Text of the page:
Quez Watkins – An Uncertain Future? Or Ready For More?

After watching some Eagles tape to help me cope with the long off-season of pointless debates, Quez Watkins has me stumped as to how I view him with the 2022 Eagles.

On one hand, the Southern Miss alumni racked up 647 yards on 43 receptions in an offense built around a stout (get it?) running game, stud WR Devonta Smith and TE Dallas Goedert. But on the other, I watch him questioning how much he can grow, especially in a WR room that has changed considerably from last year’s iteration.

First, I should point out that the Eagles were somewhat of a mess on offense early on in the 2021 season, with no clear identity in place until the hammering of the Detroit Lions midway through the year.

Prior to that there was a lot of experimenting and questionable play design/decision making that caused the Eagles passing offense to rank 30th in the NFL through week 12. Is that completely the receivers fault? No, of course not.

A first year system with a first year starter and the most experienced players at the position being Greg Ward, Watkins, and Jalen Reagor? It’s a tough experience for any young wideout to go through. 

I’m not cruel, and it’s incredibly clear that Quez Watkins was the third option behind the star talent in Smith and the suffering Reagor. All-in-all, for a third wide receiver, his production during the 2021 season was actually very good. Over 600 receiving yards on 40 or so catches in an offense not known for its vertical passing is about where I’d expect him to be.

In good company, but I’m longing for more.

Watkins has some elite traits that could help him go forward as a key piece for the offense, including legit 4.3 speed and the ability to make safeties and corners have a ton of difficulty trying to stick with him in man coverage. When you compare him to other Eagles wideouts, it’s clear why he should’ve been given more time in his rookie year.

In my rewatch of film over the past month, Watkins stood out to me as a very good check down/screen option. I’d like to see him be deployed in that role a bit more. There’s plenty of times in games, such as the Chiefs loss, where Watkins was dominant with room to run. My only issue with the usage of Watkins in such a role is the fact that 1) he can easily be outmuscled by stronger corners and 2) it’d make him a bit one dimensional.

However, this is where I may start to seem a little cruel. The below clip is from the Broncos game in week 10, the good deep ball to the end zone by Jalen Hurts and that should be a routine catch by Quez to put the Eagles 2 scores up against a good opponent before halftime. The main crux of his problems were largely inexperience and some situational awareness not quite where you’d want it.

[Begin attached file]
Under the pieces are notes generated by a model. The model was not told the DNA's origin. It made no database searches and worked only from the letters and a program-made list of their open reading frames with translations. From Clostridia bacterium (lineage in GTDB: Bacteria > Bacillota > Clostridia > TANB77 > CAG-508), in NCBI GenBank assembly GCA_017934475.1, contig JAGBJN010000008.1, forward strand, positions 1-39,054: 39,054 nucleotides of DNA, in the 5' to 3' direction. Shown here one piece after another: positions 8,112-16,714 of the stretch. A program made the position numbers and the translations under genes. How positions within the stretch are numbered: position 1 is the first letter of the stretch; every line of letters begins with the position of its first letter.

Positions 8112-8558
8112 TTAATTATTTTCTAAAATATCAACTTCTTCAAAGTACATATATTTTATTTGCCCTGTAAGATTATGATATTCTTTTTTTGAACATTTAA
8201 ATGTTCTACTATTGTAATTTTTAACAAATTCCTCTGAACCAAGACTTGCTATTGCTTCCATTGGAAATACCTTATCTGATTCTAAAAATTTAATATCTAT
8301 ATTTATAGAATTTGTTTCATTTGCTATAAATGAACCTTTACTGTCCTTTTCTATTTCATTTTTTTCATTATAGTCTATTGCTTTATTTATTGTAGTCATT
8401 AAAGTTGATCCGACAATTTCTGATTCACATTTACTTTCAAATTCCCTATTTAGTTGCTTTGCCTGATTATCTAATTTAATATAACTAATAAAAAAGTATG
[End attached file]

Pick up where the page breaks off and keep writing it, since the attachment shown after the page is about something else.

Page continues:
Another instance is the below situation from the Eagles-Giants matchup last year, where Hurts threw an interception that looked bad on the network broadcast, but the ever NFL omniscient Brett Kollmann quickly pointed out that Watkins sort of stopped mid-route hoping for a flag. With someone of Quez’s speed and agility I’d expect him to still at least have a chance at making a play on the ball on what was a brilliant pre-snap read by Hurts.


The eye in the sky NEVER lies. Always remember that tape gives true context to box scores! #eagles #flyeaglesfly #nfl #rolltide #boomersooner

♬ original sound – Brett Kollmann

The big issue Watkins has to negotiate is the current position group. He’ll undoubtedly be a vital piece to the offense this season. However, with the additions of A.J. Brown and Zach Pascal it’s hard to see Watkins getting as many reps as he did in 2021.

Pascal was signed to a fully guaranteed $1.5 million contract (Pascal can earn up to another $1 million in incentives) and the fact is, he’s going to be an experienced slot receiver behind Smith and Brown that has history with the head coach. Sirianni was even quoted saying on Watkins:

“I know I’ve said this before and I tell Zach this and the guys make fun of me when I say this, but I want my sons to play football like Zach Pascal,” Sirianni told the Indianapolis Star after the 2020 season. “I hope he knows that is the biggest honor I could give him right there is to say that because I want them to be all the things Zach Pascal is.”

Don’t get me wrong, in a situation where the Eagles need a good tunnel screen or deep ball I could see Watkins jumping in and being effective; that’ll only improve upon what I think Watkins was able to was do so well last year. Being that stealthy option which corners don’t primarily pay attention to is a big part of Quez’s game, especially if you watch tape where there’s a break down in coverage and Watkins is in so much space Elon Musk is trying to send a rocket there.

However, if you minimize his role to being a situational wideout, I’d be extremely concerned for his 2022 season. He’s a player that the Eagles need to use as much as possible. Watkins is that talented.

Ultimately, I trust Nick Sirianni when it comes to wide receivers, and it’s as clear as day that Quez Watkins leveled up with just one off-season. I am talking from a June point of view and practice can easily sway a coach’s opinion from their preconceived ideas. Pascal’s going to be a solid option and is looking like a bargain as a WR3 – it’s now up to Quez Watkins to prove to everyone he can continue to improve and be that deadly deep threat we know he can be.

Cover Image Credit: Mitchell Leff/Getty Images

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